Supreme Court Chief Justice John Roberts administers the oath of office to President Barack Obama during the official swearing-in ceremony in the Blue Room of the White House on Sunday, Jan. 20, 2013. (Official White House Photo by Lawrence Jackson)
By Robert F. Dodge
This year’s presidential inauguration on Martin Luther King Day finds us as a nation and people at a remarkable crossroads. We have the same daunting issues we have faced for years before us; and yet there is something different.
There is a developing shift in our consciousness and responsibility. We are witnessing a new awareness of the challenges and necessity of addressing them. What is needed is the collective will and steadfastness of effort to realize the opportunities that are upon us.
This year commemorates profound social events in history, from the 150th anniversary of the signing of the Emancipation Proclamation to Dr. King’s “I Have a Dream” speech 50 years ago. That dream and challenge is alive and vital today, and recent events have made the need to realize it ever more apparent.
From Hurricane Sandy to Sandy Hook, the challenges we face loom large. They range from climate change, gun control, immigration reform, to mass incarceration, war and social and environmental justice. On our shared planet, there is a demand for environmental sustainability, social justice and spiritual fulfillment. We must recognize that these issues are all connected. Not one can be had without the others. The tipping point on these issues is at hand.
Daily we witness the devastating effects of climate change, from year after year record temperatures and 2012 being the warmest year on record for the lower 48 U.S. states. We see the catastrophic global storms and record melting of the Arctic Sea ice. People are making the connection of extreme weather and climate change. The storms affect everyone, though poor and underdeveloped communities and civilizations feel a disproportionate brunt with resultant environmental injustice.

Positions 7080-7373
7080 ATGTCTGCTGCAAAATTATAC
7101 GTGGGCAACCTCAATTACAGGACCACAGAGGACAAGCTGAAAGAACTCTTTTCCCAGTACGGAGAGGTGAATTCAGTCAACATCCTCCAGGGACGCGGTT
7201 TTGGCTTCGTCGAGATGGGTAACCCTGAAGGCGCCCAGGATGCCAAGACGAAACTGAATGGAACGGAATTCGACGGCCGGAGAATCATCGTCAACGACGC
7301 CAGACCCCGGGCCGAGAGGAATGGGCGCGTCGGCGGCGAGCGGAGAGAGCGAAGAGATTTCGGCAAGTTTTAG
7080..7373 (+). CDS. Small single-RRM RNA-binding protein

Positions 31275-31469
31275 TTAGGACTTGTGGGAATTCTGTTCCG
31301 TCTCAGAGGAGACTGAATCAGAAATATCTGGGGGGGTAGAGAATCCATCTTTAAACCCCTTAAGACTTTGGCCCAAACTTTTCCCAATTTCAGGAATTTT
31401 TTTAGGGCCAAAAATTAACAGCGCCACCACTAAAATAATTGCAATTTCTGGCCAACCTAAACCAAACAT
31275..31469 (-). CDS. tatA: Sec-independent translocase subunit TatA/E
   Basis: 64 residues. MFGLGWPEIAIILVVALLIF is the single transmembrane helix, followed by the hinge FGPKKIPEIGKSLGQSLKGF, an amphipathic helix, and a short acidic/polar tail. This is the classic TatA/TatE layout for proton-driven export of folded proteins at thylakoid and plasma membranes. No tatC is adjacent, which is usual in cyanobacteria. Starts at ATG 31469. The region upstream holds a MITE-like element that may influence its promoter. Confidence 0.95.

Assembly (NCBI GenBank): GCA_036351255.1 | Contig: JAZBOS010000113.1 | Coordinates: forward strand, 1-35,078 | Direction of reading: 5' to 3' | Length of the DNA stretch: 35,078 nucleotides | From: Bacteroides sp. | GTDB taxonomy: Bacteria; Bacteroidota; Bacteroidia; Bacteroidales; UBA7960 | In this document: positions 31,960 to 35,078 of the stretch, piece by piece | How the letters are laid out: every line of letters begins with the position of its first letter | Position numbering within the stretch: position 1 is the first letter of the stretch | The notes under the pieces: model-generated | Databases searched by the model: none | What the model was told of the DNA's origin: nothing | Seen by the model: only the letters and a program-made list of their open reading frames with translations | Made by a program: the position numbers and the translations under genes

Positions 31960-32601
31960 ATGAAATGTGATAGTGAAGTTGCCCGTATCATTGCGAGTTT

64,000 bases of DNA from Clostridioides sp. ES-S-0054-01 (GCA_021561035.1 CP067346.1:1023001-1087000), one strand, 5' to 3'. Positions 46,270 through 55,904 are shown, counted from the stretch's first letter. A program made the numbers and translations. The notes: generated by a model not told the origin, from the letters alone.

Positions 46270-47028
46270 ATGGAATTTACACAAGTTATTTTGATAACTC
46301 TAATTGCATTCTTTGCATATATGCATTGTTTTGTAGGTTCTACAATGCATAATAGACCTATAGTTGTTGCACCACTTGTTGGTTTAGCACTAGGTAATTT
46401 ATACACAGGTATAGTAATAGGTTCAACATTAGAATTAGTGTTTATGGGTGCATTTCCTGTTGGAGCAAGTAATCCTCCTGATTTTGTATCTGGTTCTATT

Gun violence is a public health threat and national disgrace. Averaging 87 gun-related deaths per day, the United States saw more than 30,000 of our citizens die last year from gunshot. Gun-related deaths are the leading cause of death among inner city black children and teens.
This “war” rages on everyday right here on our soil. According to Bloomberg News, deaths from these weapons of mass destruction will soon overtake annual auto fatalities. This public health threat has gone on for far too long.
As with any public health threat, prevention is key. A sad and paradoxical outcome of the Sandy Hook shootings and the loss of innocent white school children and teachers is that previous congressional adversaries to gun control are starting to evolve, recognizing that there is no “safe” population. They are seeing the need for some sensible control of our current insane gun policy.
Immigration reform has long been ignored or used as a divisive political issue. Yet immigration is a reality in our society and how we respond will address social and economic justice. Our economy is dependent on the labor of these “non-recognized” people whom we so often overlook and treat as non-entities. This is a complex and international issue that demands compassion and leadership to resolve.
Mass incarceration that flows from the “War on Drugs” finds 2.3 million people in the U.S. behind bars. With 5 percent of the world’s population the U.S. has 25 percent of the world’s incarcerated, making the U.S. the “incarceration nation.” Fifty percent of this population are men of color; this has been referred to as the new “Jim Crow.” This institutionalized racism tears apart the social fabric of our communities.
Finally, as the U.S. prepares to withdraw combat forces from Afghanistan it is imperative that we look closely at addressing and eliminating the root causes of war. All war has the possibility of going nuclear, either by intent or mistake. In a world that remains wired for instantaneous nuclear annihilation stemming from outmoded Cold War thinking, the time at long last has come to make real progress in abolishing these weapons.
The cost of war and the military-industrial complex to our society and world in lives, treasure, natural resources, brainpower, and missed opportunities is incomprehensible. The entire war economy demands a complete review as we face the finite fragile future of our planet. It is inaugural time – time to inaugurate some key necessary changes.
Robert F. Dodge, M.D., serves on the boards of the Nuclear Age Peace Foundation, Beyond War, Physicians for Social Responsibility Los Angeles, and Citizens for Peaceful Resolutions, and writes for PeaceVoice.
(Originally posted at Consortium News)